Pope Francis this morning issued stark warnings to people who rob others of hope; with a strong voice and a clenched fist, he condemned mafia dons, drug traffickers and those who exploit workers.
And he shook his head in wonder that anyone could treat an immigrant as if he or she was a worthless annoyance.
In Naples’ Scampia neighborhood, one of those “peripheries” of poverty and degradation the pope speaks about so often, an immigrant woman from the Philippines asked the pope to please remind people that immigrants are children of God.
“Have we reached the point where that’s necessary?” the pope asked the crowd. “Are migrants second-class humans?”
“They are like us, children of God,” he said. What is more, they are reminders that this world is not the permanent home of anyone and that “we are all migrants (moving) toward another homeland.”
“We are all children of God,” he said, “beloved children, desired children, saved children. Think about that! None of us has a permanent home in this world.”
The pope also insisted, loudly and repeatedly, that high unemployment rates — especially among youths — were a detriment to society and a failure of the current economic system and public policies.
The problem is not simply the poverty joblessness creates, he said, but the way it robs people of dignity and of hope for the future. “When one is unable to earn his daily bread, he loses his dignity,” the pope said.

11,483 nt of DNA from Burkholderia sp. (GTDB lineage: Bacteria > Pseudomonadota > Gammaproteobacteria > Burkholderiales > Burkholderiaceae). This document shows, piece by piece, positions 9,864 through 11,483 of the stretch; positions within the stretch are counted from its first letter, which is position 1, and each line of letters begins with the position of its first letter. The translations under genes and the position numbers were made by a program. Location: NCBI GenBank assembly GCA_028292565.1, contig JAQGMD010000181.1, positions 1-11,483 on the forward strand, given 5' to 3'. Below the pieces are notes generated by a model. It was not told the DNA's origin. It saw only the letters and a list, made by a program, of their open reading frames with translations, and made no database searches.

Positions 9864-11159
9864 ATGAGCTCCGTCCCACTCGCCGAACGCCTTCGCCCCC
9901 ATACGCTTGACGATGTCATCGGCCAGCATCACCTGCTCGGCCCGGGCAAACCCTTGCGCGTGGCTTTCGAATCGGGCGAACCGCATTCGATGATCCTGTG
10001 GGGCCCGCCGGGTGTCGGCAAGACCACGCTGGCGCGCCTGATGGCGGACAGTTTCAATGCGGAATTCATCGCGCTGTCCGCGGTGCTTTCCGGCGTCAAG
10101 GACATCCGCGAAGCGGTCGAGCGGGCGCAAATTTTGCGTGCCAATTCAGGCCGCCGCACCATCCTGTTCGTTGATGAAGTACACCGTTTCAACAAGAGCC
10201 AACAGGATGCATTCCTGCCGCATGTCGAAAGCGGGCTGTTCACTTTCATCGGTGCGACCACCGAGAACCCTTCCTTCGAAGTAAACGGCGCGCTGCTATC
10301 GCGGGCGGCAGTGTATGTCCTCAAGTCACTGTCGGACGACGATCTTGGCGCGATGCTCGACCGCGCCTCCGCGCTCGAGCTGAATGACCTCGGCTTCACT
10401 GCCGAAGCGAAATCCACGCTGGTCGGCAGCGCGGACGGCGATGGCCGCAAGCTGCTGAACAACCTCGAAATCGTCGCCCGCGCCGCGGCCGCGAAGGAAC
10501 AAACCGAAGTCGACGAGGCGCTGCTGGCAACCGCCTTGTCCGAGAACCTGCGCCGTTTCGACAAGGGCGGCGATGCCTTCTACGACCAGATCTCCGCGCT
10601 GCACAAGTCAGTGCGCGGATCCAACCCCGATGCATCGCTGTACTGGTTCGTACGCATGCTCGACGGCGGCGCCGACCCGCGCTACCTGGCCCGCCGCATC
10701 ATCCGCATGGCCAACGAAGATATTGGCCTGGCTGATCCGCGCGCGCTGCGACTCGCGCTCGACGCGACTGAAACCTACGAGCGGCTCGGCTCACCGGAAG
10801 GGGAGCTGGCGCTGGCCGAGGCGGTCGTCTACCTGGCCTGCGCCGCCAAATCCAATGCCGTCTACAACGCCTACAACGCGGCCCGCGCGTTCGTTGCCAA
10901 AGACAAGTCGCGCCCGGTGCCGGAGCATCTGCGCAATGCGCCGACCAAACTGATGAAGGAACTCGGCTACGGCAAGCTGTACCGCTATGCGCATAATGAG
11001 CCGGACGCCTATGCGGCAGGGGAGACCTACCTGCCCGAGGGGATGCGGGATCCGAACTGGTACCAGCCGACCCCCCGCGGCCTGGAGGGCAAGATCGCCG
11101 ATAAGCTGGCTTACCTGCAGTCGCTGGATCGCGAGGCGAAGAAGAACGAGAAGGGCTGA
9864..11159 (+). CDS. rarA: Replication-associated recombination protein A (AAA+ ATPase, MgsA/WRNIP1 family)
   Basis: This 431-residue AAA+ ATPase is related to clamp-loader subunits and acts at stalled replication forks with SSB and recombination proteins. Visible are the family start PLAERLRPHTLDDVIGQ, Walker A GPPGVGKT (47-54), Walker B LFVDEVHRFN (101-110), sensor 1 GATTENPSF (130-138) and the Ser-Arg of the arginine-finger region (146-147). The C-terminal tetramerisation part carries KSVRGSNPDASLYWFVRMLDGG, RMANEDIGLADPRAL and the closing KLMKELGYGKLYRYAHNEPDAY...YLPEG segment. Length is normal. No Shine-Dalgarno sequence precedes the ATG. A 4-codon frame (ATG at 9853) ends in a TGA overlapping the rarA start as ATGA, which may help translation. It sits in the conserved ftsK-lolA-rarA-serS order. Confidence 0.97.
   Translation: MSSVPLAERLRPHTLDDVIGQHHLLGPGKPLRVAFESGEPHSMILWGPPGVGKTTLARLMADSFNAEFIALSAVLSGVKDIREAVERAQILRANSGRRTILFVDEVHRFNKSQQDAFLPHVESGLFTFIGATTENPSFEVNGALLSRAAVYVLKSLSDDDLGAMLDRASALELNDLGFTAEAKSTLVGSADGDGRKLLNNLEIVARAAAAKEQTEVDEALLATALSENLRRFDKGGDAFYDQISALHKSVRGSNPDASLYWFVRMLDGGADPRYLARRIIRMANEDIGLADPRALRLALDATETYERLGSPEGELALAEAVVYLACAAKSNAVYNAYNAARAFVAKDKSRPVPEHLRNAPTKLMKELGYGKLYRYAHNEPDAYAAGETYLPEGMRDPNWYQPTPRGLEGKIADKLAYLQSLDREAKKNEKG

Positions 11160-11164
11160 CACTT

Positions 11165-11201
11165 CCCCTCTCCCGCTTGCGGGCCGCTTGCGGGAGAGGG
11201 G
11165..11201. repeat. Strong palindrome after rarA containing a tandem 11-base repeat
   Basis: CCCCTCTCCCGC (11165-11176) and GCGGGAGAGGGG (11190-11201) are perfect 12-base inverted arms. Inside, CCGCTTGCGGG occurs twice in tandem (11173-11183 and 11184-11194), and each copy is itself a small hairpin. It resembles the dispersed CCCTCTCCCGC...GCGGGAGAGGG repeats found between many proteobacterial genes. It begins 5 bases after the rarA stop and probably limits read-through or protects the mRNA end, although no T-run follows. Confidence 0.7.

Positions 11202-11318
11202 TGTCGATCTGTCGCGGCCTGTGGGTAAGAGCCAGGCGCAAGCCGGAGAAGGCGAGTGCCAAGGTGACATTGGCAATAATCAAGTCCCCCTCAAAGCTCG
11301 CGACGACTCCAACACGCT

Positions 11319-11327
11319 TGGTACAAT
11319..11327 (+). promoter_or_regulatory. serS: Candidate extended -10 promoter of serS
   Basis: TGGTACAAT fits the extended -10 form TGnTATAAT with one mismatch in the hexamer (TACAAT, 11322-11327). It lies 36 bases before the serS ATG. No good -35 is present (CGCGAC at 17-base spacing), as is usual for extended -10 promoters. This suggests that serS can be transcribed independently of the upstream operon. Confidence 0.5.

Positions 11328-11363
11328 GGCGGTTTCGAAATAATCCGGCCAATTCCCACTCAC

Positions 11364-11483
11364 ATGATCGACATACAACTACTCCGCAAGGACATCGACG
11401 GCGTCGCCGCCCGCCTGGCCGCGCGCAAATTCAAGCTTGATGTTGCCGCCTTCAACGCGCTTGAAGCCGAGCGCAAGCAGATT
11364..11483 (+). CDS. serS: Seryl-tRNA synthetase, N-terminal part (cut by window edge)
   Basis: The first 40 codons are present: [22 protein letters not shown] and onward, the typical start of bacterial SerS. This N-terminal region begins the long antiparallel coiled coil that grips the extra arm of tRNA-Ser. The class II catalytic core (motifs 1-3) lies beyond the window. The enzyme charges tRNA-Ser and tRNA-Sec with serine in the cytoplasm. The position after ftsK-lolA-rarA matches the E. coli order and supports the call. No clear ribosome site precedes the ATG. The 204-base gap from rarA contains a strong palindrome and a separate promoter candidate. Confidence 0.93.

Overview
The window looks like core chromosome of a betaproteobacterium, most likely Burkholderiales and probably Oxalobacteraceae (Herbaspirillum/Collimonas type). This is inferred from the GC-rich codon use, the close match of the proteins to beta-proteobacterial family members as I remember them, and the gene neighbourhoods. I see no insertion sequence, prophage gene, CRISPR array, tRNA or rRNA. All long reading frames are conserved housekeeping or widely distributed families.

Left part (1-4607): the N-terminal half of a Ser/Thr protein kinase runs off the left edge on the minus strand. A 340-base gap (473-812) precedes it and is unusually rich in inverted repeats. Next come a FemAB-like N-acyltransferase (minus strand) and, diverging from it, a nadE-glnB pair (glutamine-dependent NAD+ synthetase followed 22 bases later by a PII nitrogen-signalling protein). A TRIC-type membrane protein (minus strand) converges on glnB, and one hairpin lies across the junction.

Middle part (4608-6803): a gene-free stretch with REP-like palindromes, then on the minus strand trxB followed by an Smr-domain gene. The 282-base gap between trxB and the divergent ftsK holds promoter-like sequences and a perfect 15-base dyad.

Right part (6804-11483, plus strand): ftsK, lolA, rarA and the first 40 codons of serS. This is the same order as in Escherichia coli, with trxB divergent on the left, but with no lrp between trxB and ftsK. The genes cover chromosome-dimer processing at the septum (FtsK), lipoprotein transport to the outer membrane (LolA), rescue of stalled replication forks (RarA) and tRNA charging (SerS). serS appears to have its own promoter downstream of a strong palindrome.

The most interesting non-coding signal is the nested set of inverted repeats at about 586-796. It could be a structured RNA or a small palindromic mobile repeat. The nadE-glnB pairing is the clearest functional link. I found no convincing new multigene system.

While Naples is popular for its pizza, its songs and dance, its popular piety and religious art, it also is the notorious home of the Camorra crime ring, delinquency, corruption and drug abuse.
“Tell me,” the pope told the crowd in Scampia, “if we close the door on migrants, if we take away the jobs and dignity of people,” what will happen? Corruption “is a temptation, it’s a slide,” he said.
Everyone has within them the possibility of being corrupted, of paying someone under the table or looking for easy cash, he said. But “something that is corrupt is dirty, eh. If we find a dead animal, it is going bad, it’s corrupt, it’s ugly. But it also stinks. Corruption stinks! And a corrupt society stinks. A Christian who allows corruption is not a Christian. He stinks, understand?”
Pope Francis began his day with a 7 a.m. helicopter flight from the Vatican to the Shrine of Our Lady of the Rosary in Pompeii, outside of Naples. After praying there, he went to Scampia and then on to Naples’ central square, the Piazza del Plebiscito for Mass.
Addressing mafia members and other criminals during his homily, the pope said: “Humbly, as a brother, I repeat: Convert to love and justice. Let yourself be found by God’s mercy. Know that Jesus is looking for you to embrace you, kiss you and love you.”
“The tears of the mothers of Naples, mixed with those of Mary our heavenly mother,” also are pleading for the corrupt to change their ways, he said. “These tears can melt the hardness of your hearts and lead everyone back to the path of goodness.”
And to the struggling people of Naples, Pope Francis said, “Don’t let anyone rob you of hope. Don’t give into the lure of easy money or dishonest wages,” he said. Hanging on to hope, he said, is the first step in resisting evil.
After Mass, Pope Francis went to a local prison where he greeted hundreds of inmates and hand lunch with close to 100 prisoners who had been chosen by lottery. The prisoners reportedly included 10 from a prison block set aside for prisoners who are homosexual, transgender or HIV-positive.
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